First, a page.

London Wall Publishing

Shelf Life – news from around the book business – April 2019

Shelf Life – news from around the book business – April 2019



Inevitably, one subject dominated much of the conversation at the London Book Fair in March.  Brexit reaches every corner of commerce, including the book industry.  Publishers are concerned about logistics, with Penguin Random House (PRH) UK preparing for a range of scenarios including “no deal”.  Of course, one should point out that by the time these words appear the situation may have changed (and changed again), such is the Looking Glass world in which the UK finds itself. 


PRH has undertaken a full assessment of paper stock, printing and scheduling, and has a European printer in place for titles with high continental sales.  It is also looking at stockpiling certain titles.  A spokesman for the publisher said: “We will continue to be in very close dialogue with our printers over the coming months to ensure we remain ahead of any unforeseen challenges.  Additionally, we have worked closely with our retail partners to manage stock where we might expect supply chain delays.”


HarperCollins has made similar arrangements, while at Harry Potter publisher Bloomsbury, sales and marketing director Kathleen Farrar said that she and the rest of the house’s senior management team had been discussing Brexit outcomes ever since the referendum in 2016.  “Our customers know us and they want to know that we can continue to supply them as we have been doing.  We’re concerned about logistics, about speed to market which is very important for us. We’re looking at paper supply and most important of all, we need frictionless borders.”


Two children’s authors nailed their colours to the mast by joining the ‘leave’ march.  Gruffalo creators Axel Scheffler and Julia Donaldson were among the throng, with Scheffler’s Gruffalo banner saying “I’m a European”.


Away from Brexit (though it is hard to find an away from Brexit at the moment), there has been much relief at the speedy ‘rescue’ of the Man Booker Prize.  Silicon Valley charitable foundation Crankstart has stepped in to fund the prize – now simply the Booker Prize – for the next five years.  Crankstart was set up by venture capitalist Sir Michael Moritz and wife Harriet Heyman in 2000 to support “the forgotten, the dispossessed, the unfortunate, the oppressed and causes where some help makes all the difference”.  Some had hoped that the changeover would lead to a review of the Prize’s decision to include US authors, but the Booker Prize Foundation says it has no plans to reverse this policy.  However, it did note that an “open dialogue” continues.


There have been at least two indications of the health of the book industry at the moment, despite those concerns over the B-word.  The Booksellers Association reports an increase in numbers of independent bookshops, while two new literary agents have set up shop – Matthew Hamilton, formerly with Aitken Alexander, has established the Hamilton Agency, and Max Edwards has begun Apple Tree Literary.  And in another sign of the times, Penguin Random House is currently advertising for a Head of Amazon Operations, a new role that will be ‘responsible for the Penguin Random House UK Amazon Customer Account, from initial order through to payments’.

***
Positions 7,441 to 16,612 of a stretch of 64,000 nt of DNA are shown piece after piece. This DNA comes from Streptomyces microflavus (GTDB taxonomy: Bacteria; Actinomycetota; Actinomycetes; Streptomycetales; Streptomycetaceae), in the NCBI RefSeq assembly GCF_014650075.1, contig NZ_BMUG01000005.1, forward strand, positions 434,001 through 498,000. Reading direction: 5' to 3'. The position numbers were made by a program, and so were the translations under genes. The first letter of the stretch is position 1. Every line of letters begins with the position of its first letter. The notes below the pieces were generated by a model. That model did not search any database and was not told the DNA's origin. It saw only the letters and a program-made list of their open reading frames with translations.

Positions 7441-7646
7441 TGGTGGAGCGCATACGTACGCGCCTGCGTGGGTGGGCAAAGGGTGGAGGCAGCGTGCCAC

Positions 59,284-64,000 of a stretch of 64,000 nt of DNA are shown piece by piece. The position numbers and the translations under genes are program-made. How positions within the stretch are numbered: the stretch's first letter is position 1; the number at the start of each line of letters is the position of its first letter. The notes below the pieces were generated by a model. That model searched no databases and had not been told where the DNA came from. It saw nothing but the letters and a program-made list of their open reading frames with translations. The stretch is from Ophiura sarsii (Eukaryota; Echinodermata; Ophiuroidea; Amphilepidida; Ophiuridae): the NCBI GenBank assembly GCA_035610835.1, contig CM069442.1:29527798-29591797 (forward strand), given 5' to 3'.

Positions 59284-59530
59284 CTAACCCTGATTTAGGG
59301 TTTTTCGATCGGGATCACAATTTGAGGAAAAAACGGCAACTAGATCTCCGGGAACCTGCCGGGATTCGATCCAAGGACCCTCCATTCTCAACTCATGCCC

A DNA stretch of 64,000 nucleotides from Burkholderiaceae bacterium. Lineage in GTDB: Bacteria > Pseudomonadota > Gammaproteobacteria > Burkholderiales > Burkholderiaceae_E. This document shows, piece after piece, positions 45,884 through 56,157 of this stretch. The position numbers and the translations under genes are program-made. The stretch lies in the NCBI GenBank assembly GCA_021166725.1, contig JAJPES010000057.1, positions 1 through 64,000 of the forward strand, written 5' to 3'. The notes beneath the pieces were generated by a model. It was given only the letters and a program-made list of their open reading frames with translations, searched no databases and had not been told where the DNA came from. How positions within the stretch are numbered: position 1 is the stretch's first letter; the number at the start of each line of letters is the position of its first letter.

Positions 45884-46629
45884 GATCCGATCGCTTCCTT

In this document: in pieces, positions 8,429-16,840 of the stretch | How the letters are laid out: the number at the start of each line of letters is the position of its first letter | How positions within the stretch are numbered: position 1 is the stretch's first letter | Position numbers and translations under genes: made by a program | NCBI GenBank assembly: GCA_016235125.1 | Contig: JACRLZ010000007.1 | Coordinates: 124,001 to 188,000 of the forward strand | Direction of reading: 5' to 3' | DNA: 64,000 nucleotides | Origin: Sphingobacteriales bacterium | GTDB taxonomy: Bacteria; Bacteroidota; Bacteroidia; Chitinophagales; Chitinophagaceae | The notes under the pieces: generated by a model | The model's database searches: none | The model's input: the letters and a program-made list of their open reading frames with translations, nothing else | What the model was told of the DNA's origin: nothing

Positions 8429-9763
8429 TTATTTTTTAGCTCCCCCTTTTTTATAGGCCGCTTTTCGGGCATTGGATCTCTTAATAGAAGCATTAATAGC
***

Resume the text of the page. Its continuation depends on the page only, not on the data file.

The British Book Awards, organised by the Bookseller magazine are on the horizon, and once again they include an Imprint of the Year category.  People often debate the value of imprints, the general consensus being that there is only one that the public has heard of – Penguin.  Heather Morris’ The Tattooist of Auschwitz, a popular, critically-acclaimed novel.  But what name is on the spine?  It’s Zaffre, an imprint of Bonnier Books UK, but how many people outside the industry would know that?  So imprints may not mean too much to the public at large, but they do remain very popular within the industry.  Agents certainly love them because if one imprint at a conglomerate rejects a book, they can always pitch another.  Imprints give agents more bites at the publication cherry.


But let’s leave the last word to Brexit.  In talking about possible scenarios at the London Book Fair, Bloomsbury’s Farrar also said: “With the Harry Potter books it was very important that everyone had the opportunity to buy those books at the same time, and we want to maintain that ability. Our customers know us and they want to know that we can continue to supply them as we have been doing.”


With Potter in mind there must be those who could wish they could simply wave a wand like the novels’ hero and intone “Revokius Immediatus” or “Leavius nowum”, depending on which way they lean.



Latest entries:

London Wall Publishing’s Project Manager, Fiona Marsh, with US actor, Trey Gerrald, at the 18th annual Independent Publisher Book Awards held during BookExpo America in New York receiving the Gold Award for Romance Fiction for The Echoes of Love by Hannah Fielding. 

Launched in 1996 and conducted each year to honor the year's best independently published books, the "IPPY" Awards recognize merit in a broad range of subjects and reward authors and publishers who "take chances and break new ground." Independent publishers, along with independent booksellers, have long held an important role in the world of books, offering an alternative to "the big five" conglomerated media publishers.